After making big gains in the county council elections, Ukip leader Nigel Farage says: “I don’t think these votes are going away quickly.” So what are the prospects for the “fourth party”?
Ukip, which wants Britain to pull out of the EU and pull up the drawbridge on immigration, caused an upset in the South Shields by-election, forcing the Conservatives into third place and achieving 24 per cent of the vote.
It was a continuation of the party’s recent success in by-elections: last month, Ukip came second in Eastleigh, with 27.8 per cent of the vote.
Across England, in the county council elections, Ukip appears to have won a quarter of the vote and an impressive number of seats (when the counties were last fought over, in 2009, it won just seven).
The challenge for Ukip was gaining seats, and it has managed this. In first-past-the-post Britain, parties can pick up a decent percentage of the vote, but fail to translate this into seats.
In the 2012 local elections, Ukip performed reasonably well in percentage of the vote terms in seats where it was standing (13 per cent), but failed to increase its seats tally.
This time it is a different story, which suggests Ukip may have become better at targeting seats it has a good chance of winning (helped, of course, by the decision to field three times as many candidates as in 2009).
With Ukip a party of the right, the Conservatives have more to fear than Labour and the Liberal Democrats.
A Times/YouGov survey, based on polling in April, shows that six times as many Tory voters are switching to Ukip for every one Labour voter, with the Lib Dems losing twice as many voters to Ukip as Labour.
The implication is that Ukip is replacing the Lib Dems, in a coalition government with the Conservatives since 2010, as the mid-term protest party.
David Cameron’s decision to offer voters a straightforward in/out referendum on the EU by 2017 if the Tories win the next election was prompted in part by fear of Ukip.
But, if the county council elections are anything to go by, it has not done the trick, and the prime minister is now under pressure from some in his party to legislate for a plebiscite during this parliament.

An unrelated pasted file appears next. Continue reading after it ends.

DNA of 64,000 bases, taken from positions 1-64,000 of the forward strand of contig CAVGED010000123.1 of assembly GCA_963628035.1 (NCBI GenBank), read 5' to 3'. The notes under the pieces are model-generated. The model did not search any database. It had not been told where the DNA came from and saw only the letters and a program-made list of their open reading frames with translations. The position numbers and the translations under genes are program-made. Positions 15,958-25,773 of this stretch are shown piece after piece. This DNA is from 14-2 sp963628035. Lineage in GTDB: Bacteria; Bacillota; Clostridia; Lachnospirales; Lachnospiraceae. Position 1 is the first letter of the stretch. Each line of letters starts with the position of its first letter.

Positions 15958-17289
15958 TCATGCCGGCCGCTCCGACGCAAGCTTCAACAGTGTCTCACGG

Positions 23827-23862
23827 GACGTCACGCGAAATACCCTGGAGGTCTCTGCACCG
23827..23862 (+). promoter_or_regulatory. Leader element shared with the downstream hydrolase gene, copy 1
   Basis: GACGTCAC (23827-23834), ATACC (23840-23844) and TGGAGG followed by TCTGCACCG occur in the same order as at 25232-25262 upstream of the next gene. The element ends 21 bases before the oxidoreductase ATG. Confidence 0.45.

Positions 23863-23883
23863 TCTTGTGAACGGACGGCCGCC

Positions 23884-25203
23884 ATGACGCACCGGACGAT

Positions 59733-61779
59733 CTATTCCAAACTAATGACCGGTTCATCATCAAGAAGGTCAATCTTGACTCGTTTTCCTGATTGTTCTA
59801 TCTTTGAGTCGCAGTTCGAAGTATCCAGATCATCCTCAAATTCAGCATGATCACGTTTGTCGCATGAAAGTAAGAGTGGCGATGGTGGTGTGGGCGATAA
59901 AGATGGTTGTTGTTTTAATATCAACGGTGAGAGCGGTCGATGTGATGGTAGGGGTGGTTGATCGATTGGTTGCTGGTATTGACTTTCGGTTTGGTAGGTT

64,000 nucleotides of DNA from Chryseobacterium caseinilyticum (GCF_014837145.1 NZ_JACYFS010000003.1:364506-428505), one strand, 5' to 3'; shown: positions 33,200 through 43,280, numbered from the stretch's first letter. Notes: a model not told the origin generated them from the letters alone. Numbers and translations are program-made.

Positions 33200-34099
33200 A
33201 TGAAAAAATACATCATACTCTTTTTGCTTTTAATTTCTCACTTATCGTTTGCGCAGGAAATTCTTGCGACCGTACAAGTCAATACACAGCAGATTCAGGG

In his BBC interview, Mr Farage admitted that Ukip had a “problem” at the next general election because of first-past-the-post, but said his party could shift the political landscape as the SDP/Liberal alliance managed in the 1980s.
At the 1983 election, with Labour at its lowest ebb, the Alliance famously won 25.4 per cent of the vote, but only 3.5 per cent of seats (23), compared with Labour’s 27.6 per cent of the vote and 32.2 per cent of seats (209).
But Mr Farage said the Alliance’s success paved the way for Tony Blair’s centrist leadership of the Labour party, implying that Ukip could exert similar influence on the Tories by pushing them to the right.
After Margaret Thatcher’s death, Mr Cameron was asked if he was a Thatcherite and said no. Nigel Farage would presumably have few qualms answering yes.
The rise of Ukip should not be over-stated. Despite its success at the polls, it does not control any councils and will find it extremely difficult to win even one Westminster constituency in 2015. The best it can hope for may be changing the political weather.
It is the party’s stance on immigration and the EU that is winning votes. A YouGov poll shows that 76 per cent of people who say they would vote Ukip in a general election are motivated by the party’s message on immigration, with 59 per cent citing the EU and 47 per cent dissatisfaction with the other parties.
In the run-up to the elections, Mr Farage had a spot of bother with a few of Ukip’s would-be candidates after their far-right sympathies were revealed.
Most Ukip voters on Thursday would no doubt run a mile rather than vote for an openly racist party.
But Mr Farage will surely be concerned by this comment on the YouGov website: “My wife, eldest son and I voted UKIP as we had no NF (or BNP) candidate standing.”